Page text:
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6th December 2017

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12th November 2017

Coffee & Conversation

  • January

Travelling the world with an architect’s eye

Last week’s beautiful weather was nearly enough to persuade an English complexion that London was in fact part of southern Europe. How many of you were too proud and/or stupid to wear suncream and are returning after the bank holiday slightly sunburned… I know I certainly am. If the return to true British summer weather (dull and overcast, with a small chance of watery sunshine mid-afternoon, guaranteed to have disappeared by the time you reach one of those sacred London rooftops after work) has left you feeling blue, then fear not… you need only visit Fora – Central Street’s Reading Room to be transported back to sunnier climes. The Grand Tour, by Harry Seidler, is the perfect book to take you on a whistle stop tour of the world’s greatest architecture, and remind you of past sightseeing trips.

Whenever I travel to foreign cities one of my favourite ways to sightsee is to rent a bike, and spend an afternoon taking in the local architecture from two wheels. There is always such variety and intrigue that a bike is necessary to cover enough ground (literally). A man who is surely familiar with this desire to take in as much as possible of the buildings created by different communities around the world is Harry Seidler, who spent over 50 years photographing architecture for this book. You would expect a book on the global history of architecture to include the mighty Pyramids, Taj Mahal and Eiffel Tower… you might not expect to find Sailsbury Catherdral (p.147), Brighton Pier (p.163) or Stansted Airport (p.165) on the pages in between. But all these structures have important features that display part of our architectural heritage and deserve recognition, although they are maybe not all quite such monumental buildings.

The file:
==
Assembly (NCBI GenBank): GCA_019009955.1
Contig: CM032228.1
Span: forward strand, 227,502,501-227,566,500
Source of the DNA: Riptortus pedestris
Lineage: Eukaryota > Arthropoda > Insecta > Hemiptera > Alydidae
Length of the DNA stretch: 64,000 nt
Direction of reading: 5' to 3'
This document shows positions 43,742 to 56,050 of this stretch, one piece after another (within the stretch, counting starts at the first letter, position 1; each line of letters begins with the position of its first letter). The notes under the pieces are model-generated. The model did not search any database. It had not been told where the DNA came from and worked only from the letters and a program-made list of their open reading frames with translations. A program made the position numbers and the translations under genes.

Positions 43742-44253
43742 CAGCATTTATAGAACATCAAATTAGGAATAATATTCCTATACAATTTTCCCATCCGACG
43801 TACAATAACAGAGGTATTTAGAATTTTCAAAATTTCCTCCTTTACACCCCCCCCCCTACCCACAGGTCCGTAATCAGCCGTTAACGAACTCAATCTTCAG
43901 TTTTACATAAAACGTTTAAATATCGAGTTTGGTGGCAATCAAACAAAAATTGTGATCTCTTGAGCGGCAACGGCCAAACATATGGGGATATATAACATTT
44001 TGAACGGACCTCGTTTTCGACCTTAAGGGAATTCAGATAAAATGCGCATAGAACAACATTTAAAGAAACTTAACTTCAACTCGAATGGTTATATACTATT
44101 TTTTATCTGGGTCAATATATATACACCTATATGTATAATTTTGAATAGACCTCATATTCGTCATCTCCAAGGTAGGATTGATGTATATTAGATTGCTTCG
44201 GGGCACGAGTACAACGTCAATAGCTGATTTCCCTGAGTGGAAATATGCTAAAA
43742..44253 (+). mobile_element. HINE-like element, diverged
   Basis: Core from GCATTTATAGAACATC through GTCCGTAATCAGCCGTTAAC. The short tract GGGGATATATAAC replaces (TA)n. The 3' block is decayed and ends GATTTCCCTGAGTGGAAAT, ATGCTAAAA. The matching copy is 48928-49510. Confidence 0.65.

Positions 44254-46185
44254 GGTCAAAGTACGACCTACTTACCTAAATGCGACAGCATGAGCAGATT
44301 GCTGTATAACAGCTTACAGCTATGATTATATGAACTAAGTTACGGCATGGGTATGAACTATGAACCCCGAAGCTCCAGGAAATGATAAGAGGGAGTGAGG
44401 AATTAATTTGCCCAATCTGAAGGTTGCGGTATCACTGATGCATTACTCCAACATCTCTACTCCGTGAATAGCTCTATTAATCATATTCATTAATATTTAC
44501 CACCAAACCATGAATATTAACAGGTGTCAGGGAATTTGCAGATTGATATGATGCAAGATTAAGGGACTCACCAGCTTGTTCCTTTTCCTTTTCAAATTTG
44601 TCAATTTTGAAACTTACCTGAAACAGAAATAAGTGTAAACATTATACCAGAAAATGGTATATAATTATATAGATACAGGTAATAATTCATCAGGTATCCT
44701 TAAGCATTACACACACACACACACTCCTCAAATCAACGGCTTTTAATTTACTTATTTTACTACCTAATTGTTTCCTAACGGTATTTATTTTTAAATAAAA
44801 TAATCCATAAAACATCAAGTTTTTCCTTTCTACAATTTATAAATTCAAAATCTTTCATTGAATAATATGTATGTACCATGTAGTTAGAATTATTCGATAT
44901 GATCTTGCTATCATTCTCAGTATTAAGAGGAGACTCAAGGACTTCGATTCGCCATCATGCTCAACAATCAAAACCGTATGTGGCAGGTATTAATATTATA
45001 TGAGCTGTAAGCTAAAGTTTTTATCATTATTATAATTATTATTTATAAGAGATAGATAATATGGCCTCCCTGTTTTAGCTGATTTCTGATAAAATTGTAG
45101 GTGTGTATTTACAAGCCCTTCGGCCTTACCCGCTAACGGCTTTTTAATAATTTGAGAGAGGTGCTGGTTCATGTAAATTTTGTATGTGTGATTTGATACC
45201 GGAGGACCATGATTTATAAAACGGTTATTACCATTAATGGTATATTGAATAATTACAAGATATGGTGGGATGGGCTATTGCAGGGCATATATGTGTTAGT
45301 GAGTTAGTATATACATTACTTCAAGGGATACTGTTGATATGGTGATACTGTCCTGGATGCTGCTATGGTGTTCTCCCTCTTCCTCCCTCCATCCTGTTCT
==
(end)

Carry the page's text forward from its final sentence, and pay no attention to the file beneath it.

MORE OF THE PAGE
Living in the age of #nofilter, where Instagram, Snapchat and the likes can make the most ordinary object look like a work of art, some of the photographs in this book appear slightly gloomy and dated, but this is possibly just my millennial eyes being overly critical. The photos are more factual than artistic though, and some of the compositions could be better balanced. One thing I never expected to praise a book for is having an excellent selection of ceilings; some of the upward facing images are truly remarkable.  Christ Church Cathedral (p.154), Westminster Abbey (p.149) and Beijing’s Temple of Heaven (p.502) are some beautifully symmetric and complex examples of this.

Have a flick through and count how many of these buildings you have visited. I was pleasantly surprised at how many I recognised from my own travels. If I could choose one of these wonderful buildings to be at right now it would have to be on a lounger next to the blue waters at Udaipor’s Lake Palace (p.524), enjoying the Indian sunshine… someone pass me a Palatino Spritz!



The Grand Tour by Harry Seidler, was published by Taschen in 2013 and is just one of the many Taschen books you can enjoy in the Reading Room at Fora Central Street.

Review by Budelia  – Resident Host and Reading Room Curator at Fora Central Street